Last week The Register brought you news that the Australian Bureau of Statistics' most recent Internet Activity data combined data for broadband services advertised as “8Mbps to less than 24Mbps” and “24Mbps or greater” into a single category titled “8Mbps or greater.”
At the time we suggested this was an odd categorisation, because who has anything to lose by revealing advertised broadband speeds of more than 24Mbps? It's obvious who has something to lose if there aren't many advertised plans over 24Mbps: nbn, the entity building Australia's national broadband network (NBN), which could find it hard to explain poor availability of 24Mbps or faster services.
We've since learned that someone thinks they do have something to lose, because the Bureau of Statistics has been in touch to tell us that “an organisation” asked it to alter its output regarding advertised broadband speeds.
Regular readers may recall we've been here before: the Bureau last year hid the value of an identifiable transaction of networking equipment. That's an entirely legitimate thing for the Bureau to do. And before you ask, the Bureau is not bound to reveal who makes such requests.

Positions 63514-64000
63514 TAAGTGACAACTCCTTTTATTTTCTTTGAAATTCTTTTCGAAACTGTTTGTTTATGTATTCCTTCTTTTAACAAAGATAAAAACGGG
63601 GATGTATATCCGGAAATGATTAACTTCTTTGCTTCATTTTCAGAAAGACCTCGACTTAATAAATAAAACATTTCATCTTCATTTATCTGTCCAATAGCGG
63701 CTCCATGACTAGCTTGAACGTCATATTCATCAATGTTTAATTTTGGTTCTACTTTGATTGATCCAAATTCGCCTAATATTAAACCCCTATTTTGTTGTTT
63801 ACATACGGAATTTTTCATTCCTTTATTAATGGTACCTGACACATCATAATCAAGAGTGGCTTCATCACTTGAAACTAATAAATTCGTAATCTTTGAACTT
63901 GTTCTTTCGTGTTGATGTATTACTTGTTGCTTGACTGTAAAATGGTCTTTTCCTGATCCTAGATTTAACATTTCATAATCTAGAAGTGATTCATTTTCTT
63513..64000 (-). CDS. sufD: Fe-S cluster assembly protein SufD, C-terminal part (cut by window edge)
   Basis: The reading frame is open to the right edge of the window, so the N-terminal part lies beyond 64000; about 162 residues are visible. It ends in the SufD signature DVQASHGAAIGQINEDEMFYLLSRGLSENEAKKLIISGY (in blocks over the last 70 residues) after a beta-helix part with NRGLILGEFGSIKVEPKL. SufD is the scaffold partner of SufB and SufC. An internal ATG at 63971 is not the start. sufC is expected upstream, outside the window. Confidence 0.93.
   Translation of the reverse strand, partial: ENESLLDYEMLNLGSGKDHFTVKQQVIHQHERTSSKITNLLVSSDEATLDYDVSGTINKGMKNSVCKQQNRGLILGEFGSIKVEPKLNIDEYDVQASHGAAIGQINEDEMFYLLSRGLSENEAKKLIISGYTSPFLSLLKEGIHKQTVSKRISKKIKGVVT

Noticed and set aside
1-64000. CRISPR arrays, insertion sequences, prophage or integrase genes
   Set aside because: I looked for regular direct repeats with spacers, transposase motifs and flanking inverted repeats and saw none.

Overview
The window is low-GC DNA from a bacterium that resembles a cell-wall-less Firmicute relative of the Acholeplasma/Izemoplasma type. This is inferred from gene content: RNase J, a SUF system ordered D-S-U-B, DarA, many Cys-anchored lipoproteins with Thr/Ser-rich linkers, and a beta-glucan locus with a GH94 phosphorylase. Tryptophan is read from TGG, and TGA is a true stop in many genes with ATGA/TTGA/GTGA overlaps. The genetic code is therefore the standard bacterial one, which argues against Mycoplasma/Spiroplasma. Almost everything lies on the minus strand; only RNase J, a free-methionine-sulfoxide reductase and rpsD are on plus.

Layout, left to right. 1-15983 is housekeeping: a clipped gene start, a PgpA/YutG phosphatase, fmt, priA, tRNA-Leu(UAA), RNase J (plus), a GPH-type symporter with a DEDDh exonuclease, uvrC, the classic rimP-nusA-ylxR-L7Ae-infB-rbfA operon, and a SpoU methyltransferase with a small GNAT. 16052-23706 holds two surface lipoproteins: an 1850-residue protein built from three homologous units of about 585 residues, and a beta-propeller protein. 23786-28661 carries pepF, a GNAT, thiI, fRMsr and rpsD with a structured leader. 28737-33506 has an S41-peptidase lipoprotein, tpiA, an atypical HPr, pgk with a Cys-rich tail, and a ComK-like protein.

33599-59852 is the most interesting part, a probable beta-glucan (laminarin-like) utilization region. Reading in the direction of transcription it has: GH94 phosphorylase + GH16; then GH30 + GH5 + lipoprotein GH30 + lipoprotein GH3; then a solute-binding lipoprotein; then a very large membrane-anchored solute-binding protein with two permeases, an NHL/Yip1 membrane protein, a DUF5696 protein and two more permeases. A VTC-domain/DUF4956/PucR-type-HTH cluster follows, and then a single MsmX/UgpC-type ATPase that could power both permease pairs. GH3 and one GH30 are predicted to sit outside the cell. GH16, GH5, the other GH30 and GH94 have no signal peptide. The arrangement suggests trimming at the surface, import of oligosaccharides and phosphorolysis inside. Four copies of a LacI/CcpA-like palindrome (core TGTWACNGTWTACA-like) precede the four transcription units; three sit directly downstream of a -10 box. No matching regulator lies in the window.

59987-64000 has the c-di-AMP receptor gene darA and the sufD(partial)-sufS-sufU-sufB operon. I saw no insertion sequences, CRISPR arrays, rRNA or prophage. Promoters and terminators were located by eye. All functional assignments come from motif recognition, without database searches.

As a spokesperson told us in this case “All information provided to us is protected by strict legal confidentiality provisions. When we release statistics the law requires us to do so in a manner that protects the identity of any particular person or organisation.”
“This means we use a number of 'disclosure control' safeguards to prevent inadvertently releasing information that could be used to identify a person, or in this case, organisation.”
The spokesperson went on to say that “The figures for the 8-24Mbps range for December had to be confidentialised as they were a disclosure risk, but as a consequence of this we would also have had to confidentialise the 24Mbps or higher figures, too.”
“Instead, we chose to combine the ranges so that there was no disclosure risk.”
Which leaves us with a further question: given that the whole point of advertising is to tell people the speed of your broadband, who wanted to hide their advertised speeds from the statistical record? And why?
The Bureau tells us that it reviews disclosure risk for all of its publications “and if possible, for the next release of Internet Activity, we will produce statistics for each of the ranges.” ®